There’s more here than first meets the eye. Jesus is always doing that sort of thing in the gospels—always busting out of old arguments and pinched, brittle assumptions that hold us back. Jesus is always breaking open the astounding promises of God—always helping us see above and beyond the circumstances of the moment. If there is any hope for us, says Jesus, it is not in ideas or possibilities or even doctrines like the “doctrine” of the resurrection. Our hope is always in God—the God of the living, the God who insists on sharing his own eternal life, even with the likes of you and me.
There’s more here than first meets the eye. That’s a watchword for us, too—sons and daughters of God, children of the resurrection, destined in Jesus Christ to live forever in the fullness of God’s own life. When our God starts looking “too small,” when things appear too cut and dried to us, as they did to the Sadducees—we need to take another look at it, in the light of God’s own boundless, unending life.
Take ourselves for example.
There’s more to us than meets the eye. Do we have any idea what God accomplishes in God’s world through our daily lives? Do we see ourselves, as God sees us, bearing his light from the baptismal font out into our homes, our schools, our workplaces, wherever we travel the other six days of the week? Do we have an inkling of all the good God does through our hands, our voices, our feet in the world?
There’s more here than first meets the eye.
That applies to our congregations, as well. How do you look at the community of faith that gathers week in and week out? Do you ever see it as God sees it—as an outpost of the
in the world? Do you realize how your
congregations are beacons of hope to those around you—just by your coming
together, your cracking open of the Word of God, your baptizing and feeding of one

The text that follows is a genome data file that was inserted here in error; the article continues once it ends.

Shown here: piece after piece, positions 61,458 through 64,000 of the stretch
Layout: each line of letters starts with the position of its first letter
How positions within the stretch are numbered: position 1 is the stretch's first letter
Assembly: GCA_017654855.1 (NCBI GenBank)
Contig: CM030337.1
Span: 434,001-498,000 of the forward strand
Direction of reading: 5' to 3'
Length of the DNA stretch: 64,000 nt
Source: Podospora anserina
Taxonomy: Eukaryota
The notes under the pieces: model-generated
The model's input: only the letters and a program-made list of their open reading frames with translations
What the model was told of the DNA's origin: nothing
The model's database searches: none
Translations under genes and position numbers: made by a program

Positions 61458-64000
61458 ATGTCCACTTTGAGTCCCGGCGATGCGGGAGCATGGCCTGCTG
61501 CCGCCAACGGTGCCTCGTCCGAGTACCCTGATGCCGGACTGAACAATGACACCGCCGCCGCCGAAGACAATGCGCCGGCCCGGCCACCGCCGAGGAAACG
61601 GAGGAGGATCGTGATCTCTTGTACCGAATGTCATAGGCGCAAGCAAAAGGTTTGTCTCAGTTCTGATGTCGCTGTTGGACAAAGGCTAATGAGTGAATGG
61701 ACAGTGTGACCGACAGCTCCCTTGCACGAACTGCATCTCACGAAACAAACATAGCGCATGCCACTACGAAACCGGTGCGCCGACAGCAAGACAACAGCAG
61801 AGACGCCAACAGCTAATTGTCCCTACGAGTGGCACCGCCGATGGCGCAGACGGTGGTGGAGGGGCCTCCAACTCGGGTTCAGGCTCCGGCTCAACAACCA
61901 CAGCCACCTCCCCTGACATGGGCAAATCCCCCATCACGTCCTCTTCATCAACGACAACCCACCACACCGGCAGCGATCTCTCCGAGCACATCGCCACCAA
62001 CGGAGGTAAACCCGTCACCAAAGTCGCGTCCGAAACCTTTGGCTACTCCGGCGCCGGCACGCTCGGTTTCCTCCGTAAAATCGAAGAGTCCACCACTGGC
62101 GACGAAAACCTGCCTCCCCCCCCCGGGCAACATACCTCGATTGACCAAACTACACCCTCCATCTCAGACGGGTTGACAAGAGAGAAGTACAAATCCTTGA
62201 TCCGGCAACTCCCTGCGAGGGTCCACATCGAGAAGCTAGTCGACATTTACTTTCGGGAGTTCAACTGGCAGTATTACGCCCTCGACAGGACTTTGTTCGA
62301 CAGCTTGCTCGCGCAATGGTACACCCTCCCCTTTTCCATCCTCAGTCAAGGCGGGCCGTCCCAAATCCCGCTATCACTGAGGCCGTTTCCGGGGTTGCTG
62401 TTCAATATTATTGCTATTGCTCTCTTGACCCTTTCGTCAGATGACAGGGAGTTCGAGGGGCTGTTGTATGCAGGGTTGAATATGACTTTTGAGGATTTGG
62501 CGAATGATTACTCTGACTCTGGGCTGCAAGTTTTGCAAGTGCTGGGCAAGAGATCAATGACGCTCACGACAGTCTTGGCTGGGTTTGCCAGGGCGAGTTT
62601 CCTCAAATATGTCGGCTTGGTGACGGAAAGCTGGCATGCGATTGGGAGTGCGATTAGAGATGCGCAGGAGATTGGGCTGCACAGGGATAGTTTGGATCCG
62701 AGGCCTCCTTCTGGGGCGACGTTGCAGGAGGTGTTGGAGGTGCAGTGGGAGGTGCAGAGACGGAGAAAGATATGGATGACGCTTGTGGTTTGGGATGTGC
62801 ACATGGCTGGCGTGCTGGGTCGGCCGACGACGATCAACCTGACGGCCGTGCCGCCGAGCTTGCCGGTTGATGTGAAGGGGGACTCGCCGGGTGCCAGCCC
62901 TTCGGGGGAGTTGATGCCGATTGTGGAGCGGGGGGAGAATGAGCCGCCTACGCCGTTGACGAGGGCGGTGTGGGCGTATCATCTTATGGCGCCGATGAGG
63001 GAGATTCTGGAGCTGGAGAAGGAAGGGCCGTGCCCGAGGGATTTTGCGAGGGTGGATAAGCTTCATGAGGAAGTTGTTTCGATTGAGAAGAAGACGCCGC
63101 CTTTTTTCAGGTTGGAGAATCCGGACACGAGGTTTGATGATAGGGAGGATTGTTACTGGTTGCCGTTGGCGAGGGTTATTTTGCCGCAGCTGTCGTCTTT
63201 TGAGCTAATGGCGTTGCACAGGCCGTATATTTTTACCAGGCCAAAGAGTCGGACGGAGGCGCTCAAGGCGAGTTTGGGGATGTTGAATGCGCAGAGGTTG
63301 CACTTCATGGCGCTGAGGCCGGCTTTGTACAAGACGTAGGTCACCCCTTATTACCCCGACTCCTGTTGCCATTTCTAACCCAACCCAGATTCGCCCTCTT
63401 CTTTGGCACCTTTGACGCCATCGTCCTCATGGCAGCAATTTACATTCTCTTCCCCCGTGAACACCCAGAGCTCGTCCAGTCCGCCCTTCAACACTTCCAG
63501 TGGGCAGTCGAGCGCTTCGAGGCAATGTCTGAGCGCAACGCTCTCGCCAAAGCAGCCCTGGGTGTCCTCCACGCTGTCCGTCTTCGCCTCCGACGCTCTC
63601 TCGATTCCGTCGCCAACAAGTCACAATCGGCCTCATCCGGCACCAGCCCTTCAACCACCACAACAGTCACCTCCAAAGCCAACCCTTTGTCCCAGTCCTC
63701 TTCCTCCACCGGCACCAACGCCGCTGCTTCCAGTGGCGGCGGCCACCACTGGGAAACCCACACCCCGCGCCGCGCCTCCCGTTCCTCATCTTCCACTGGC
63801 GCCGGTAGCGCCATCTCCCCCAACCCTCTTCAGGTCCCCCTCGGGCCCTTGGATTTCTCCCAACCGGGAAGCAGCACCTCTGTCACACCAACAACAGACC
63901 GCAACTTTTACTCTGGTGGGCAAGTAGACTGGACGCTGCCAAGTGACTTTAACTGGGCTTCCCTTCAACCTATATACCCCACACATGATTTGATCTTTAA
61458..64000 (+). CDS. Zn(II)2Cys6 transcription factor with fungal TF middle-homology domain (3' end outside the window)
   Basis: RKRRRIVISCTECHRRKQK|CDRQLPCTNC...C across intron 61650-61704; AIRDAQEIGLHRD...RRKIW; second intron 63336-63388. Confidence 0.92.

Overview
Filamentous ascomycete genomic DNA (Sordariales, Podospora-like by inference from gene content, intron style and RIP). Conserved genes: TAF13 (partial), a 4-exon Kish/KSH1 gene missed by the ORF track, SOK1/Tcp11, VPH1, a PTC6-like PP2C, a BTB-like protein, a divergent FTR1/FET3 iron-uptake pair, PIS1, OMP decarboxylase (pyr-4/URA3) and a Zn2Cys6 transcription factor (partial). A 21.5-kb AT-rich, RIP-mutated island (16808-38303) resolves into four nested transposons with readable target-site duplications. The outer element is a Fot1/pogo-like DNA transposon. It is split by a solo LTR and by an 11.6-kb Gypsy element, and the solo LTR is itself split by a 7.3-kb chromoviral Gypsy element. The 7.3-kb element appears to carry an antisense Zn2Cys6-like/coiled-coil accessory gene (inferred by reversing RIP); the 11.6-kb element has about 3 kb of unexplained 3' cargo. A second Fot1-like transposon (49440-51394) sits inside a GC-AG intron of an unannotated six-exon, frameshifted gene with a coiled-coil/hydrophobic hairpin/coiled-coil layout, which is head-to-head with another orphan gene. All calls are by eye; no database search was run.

another with Christ’s body and blood—all signs of the life of the world to
come? Kingdom of God
There’s more here than first meets the eye.
That’s especially true when you pause to consider all the ways God is forever turning you disciples of Bethany and Mt Carmel churches “inside out” for the sake of the world. As the love God has lavished on you overflows through you to the world—what happens then?
· The hopeless are cheered up.
· Seekers find faith.
· Empty stomachs are filled.
· Reconciliation trumps strife.
· Justice is achieved.
· Bold risks are taken.
· The outlines of God’s promised future start to become clear.
· Forgiveness goes viral.
· People are pointed toward Jesus.
There’s more here than first meets the eye. Even as you pass the offering plate up and down the aisle—do you stop to see, not just what goes into that offering plate, but what comes out of that offering plate?
Because God is so much bigger than we can even imagine….because God fills up both time and eternity….because God also stoops into time and space to walk with us and among us, God can do amazing things even with the dollars we offer whether they be many or few.
· God knits Christians together, births new communities of faith, reinvigorates old communities of faith.
· God calls out and equips ordinary folks for servant ministries.
· God clears away the fog and guides his people.
· God defeats intractable diseases like malaria.
· God sends ambassadors, healers, teachers of the faith across the globe.
· God forgives sins, restores hope, defeats the devil.
· God raises the dead—on that we can depend.
· God raises us up—daughters and sons of God, children of the resurrection who live not in paralyzing fear but in liberating hope.
In the name of Jesus. Amen.